CSU, Chico

Jacqulyn Buffham, Crops, Horticulture, and Land Resource Management

Jacqulyn Buffham, Crops, Horticulture, and Land Resource Management

California State University, Chico senior Jacqulyn (Jackie) Buffham has an uncommon appreciation for dirt. Her love of soil is something she is known for within the walls of Plumas Hall and in the CSU, Chico College of Agriculture. Through her love for soil, she has been the land-judging contest chair for the annual FFA field day for the past three years. Buffham will be graduating CSU, Chico this spring with an Option in Crops, Horticulture, and Land Resource Management. Ideally, she would like to find a career path in crop production as an agronomist working with growers and managing their crops.


Buffham has always known she wanted to attend CSU, Chico. It's a family tradition. Her aunts, uncles, and cousins are all Chico State alumni with various agriculture degrees. Buffham is the first in her family to pursue crops, horticulture, and land resource management option. The Susanville native and Lassen High School graduate comes from a cattle-ranching background. In high school, Buffham was highly active in the FFA as a chapter officer while also competing in land judging and parliamentary procedure.   

Buffham is currently the CSU, Chico Crops and Horticulture Club's vice president. She has been working hard this semester to expand membership and resources. The club sells plants on campus every Wednesday from 1 p.m. to 4 p.m. outside of Plumas Hall. They currently sell herbs and spider plants and have plans to further expand their sales. Through Buffham's efforts, and those of fellow club member Kristina Moore, the club has obtained a section of the Organic Vegetable Project, where they are growing flowers to cut and sell with their regular sales each week. 

In addition to her position in the Crops and Horticulture Club, Buffham is also the censor for the professional coed honors organization, Alpha Zeta. As censor, she also carries the title of education coordinator. Through her position, Buffham is in charge of hosting all recruitment and initiations for the group. This year, the organization saw its highest number for incoming new members. In order to be a member of Alpha Zeta, students must be invited after meeting the requirement of having a minimum of a 3.0 cumulative GPA.

Buffham has been in Alpha Zeta since spring 2012, which means she has maintained at least a 3.0 GPA for more than a year. She is looking forward to attending the biennial Alpha Zeta National Conference at Cornell University in Ithaca, New York, April 7-9, along with four other CSU, Chico members. The conference will consist of agriculture industry tours, workshops, and guest speakers.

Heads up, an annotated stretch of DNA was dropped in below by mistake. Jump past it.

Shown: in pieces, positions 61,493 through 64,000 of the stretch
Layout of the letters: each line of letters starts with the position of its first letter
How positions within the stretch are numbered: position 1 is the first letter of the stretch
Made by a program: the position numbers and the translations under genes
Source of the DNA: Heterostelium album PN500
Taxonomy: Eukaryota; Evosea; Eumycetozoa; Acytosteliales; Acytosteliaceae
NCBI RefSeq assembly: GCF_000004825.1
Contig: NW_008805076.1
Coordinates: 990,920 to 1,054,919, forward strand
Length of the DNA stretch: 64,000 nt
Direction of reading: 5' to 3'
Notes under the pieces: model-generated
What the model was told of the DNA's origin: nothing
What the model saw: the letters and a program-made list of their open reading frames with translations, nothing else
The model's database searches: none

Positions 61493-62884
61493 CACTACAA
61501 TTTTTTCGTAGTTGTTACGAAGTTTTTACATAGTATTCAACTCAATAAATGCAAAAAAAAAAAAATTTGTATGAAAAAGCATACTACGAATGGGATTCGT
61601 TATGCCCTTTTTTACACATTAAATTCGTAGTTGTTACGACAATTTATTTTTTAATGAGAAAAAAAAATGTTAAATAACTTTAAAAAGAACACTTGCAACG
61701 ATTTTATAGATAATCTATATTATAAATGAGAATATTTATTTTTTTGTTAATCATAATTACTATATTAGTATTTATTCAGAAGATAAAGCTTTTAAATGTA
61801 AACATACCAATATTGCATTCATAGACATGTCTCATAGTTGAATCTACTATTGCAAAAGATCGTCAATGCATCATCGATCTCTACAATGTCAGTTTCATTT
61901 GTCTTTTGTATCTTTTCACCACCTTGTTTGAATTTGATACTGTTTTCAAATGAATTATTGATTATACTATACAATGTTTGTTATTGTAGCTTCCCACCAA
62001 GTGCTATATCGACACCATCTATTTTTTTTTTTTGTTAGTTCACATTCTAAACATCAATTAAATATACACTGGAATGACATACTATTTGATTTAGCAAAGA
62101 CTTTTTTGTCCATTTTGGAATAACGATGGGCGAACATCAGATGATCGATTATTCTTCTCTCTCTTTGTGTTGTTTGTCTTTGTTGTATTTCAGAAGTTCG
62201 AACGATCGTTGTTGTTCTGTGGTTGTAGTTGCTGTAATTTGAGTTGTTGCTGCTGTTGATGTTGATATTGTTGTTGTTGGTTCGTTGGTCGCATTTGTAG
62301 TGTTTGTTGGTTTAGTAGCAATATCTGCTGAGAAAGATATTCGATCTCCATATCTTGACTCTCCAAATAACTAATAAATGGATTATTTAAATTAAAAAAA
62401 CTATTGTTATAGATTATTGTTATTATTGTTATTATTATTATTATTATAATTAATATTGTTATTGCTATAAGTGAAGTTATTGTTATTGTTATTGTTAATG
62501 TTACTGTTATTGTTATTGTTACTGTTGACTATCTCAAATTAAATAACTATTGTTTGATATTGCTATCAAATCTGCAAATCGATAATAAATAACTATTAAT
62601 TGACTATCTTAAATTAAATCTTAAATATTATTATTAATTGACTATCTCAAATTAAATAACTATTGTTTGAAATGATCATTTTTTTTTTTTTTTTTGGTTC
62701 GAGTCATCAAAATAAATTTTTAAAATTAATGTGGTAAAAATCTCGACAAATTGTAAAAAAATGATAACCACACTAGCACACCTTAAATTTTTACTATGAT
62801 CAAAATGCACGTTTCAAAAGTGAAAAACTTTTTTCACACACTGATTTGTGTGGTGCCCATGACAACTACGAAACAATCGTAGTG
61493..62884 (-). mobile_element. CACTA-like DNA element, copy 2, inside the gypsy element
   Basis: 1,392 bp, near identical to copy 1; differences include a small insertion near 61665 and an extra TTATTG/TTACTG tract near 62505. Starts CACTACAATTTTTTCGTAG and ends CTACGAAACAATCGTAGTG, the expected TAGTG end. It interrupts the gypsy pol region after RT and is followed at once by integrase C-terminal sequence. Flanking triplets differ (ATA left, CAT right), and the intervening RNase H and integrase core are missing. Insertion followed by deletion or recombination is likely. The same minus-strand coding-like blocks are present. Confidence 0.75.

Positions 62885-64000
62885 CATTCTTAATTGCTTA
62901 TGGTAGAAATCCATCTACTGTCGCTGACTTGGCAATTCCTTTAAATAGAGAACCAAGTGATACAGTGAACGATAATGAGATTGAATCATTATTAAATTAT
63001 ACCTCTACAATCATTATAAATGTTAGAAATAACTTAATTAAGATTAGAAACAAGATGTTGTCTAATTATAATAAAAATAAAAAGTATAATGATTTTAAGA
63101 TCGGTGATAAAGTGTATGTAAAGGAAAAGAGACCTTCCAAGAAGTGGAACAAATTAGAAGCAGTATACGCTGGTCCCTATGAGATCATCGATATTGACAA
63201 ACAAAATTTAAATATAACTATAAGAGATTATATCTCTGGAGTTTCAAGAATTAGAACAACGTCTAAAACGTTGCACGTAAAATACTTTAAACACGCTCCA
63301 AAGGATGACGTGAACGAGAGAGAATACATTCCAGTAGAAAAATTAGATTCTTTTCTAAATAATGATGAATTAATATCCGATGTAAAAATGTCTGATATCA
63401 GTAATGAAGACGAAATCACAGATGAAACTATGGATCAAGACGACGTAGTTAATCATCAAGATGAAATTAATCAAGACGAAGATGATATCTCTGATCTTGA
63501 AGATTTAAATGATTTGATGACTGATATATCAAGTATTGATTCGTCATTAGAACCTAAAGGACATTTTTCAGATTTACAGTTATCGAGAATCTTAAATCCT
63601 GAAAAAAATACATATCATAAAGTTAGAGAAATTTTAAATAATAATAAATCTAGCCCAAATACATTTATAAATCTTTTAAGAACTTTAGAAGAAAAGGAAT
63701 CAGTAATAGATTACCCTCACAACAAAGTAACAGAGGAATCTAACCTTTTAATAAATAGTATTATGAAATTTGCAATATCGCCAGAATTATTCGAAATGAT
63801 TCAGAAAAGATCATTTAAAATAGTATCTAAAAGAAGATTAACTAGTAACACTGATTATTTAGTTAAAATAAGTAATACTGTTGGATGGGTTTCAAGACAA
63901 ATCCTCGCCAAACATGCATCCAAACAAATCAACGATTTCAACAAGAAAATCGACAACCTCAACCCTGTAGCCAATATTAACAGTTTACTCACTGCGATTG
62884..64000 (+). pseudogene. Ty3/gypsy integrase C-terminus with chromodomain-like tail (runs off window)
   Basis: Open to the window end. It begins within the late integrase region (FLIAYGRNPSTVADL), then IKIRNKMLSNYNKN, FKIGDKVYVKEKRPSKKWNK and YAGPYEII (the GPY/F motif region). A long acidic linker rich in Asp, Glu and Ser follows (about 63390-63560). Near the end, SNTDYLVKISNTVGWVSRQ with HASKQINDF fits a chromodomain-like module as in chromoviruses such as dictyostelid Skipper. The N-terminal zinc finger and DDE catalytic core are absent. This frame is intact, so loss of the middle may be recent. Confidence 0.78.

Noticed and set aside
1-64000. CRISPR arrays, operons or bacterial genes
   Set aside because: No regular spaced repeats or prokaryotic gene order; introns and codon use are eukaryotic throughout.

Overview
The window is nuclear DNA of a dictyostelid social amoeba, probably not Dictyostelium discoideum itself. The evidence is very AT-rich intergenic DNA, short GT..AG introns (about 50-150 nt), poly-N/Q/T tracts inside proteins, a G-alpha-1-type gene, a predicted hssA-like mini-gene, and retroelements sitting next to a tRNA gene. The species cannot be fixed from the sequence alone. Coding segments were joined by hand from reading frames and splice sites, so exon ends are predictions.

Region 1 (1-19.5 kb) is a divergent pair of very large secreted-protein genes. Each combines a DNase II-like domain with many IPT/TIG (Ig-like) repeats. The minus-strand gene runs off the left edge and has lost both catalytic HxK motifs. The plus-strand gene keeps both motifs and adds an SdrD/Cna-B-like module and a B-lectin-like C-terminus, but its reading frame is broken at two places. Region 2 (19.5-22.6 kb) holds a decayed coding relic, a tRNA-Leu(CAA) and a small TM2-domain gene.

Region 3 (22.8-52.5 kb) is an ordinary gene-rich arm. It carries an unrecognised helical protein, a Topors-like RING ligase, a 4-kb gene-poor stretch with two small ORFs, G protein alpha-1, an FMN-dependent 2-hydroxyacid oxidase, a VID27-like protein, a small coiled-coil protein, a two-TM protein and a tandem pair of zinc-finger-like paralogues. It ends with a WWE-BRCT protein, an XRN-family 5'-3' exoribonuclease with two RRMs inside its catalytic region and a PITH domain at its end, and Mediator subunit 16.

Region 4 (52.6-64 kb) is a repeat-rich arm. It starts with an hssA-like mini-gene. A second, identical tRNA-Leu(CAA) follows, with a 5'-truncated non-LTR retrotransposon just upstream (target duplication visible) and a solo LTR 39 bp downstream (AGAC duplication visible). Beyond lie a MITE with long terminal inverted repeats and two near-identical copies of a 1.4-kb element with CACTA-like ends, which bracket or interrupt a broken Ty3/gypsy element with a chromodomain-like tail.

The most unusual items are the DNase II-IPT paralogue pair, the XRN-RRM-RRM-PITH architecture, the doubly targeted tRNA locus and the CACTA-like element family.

"The College of Agriculture has made my experience here great by allowing me to have opportunities to get involved and connect with the agriculture community in ways that wouldn't have been possible without coming to Chico State," said Buffham. 

For the past three years, Buffham has attended the California Seed Association Tour with Professors Rosecrance and Altier. The tour usually lasts two days and varies in location. In the years that Jackie has attended, the tour was held in the Salinas Valley and in Woodland, California. Students from various colleges throughout the state generally attend the event to further their knowledge of the seed industry. In past years, they've toured tomato processing factories as well as nurseries. 

Outside of the College of Agriculture, Buffham works with Pioneer Hi-Bred International in Woodland. Last summer, she interned with them after meeting a representative at the annual career and internship fair held at the University Farm. This summer, she plans to hold a summer internship with them again.  Through her position as production technician, Buffham works in the sunflower parent seed area of the company. In order to maintain a specific genetic purity in the company's crops, she drives to visit each field to examine crops and make sure they aren't cross-pollinating with other varieties. 

The Plant Science 309 class offered on campus is one of the only classes that allow students to get a portion of the income made by their efforts in that class. The class entails students maintaining various crop fields at the University Farm. Each semester, the students receive around $500 for their minimum of three hours a work a week. Buffham has been enrolled in this class for two semesters now and completed work including disking, planting, and cultivating various crops at the University Farm.

When she's not working and going to school, Jackie enjoys hiking and riding her bike in Bidwell Park.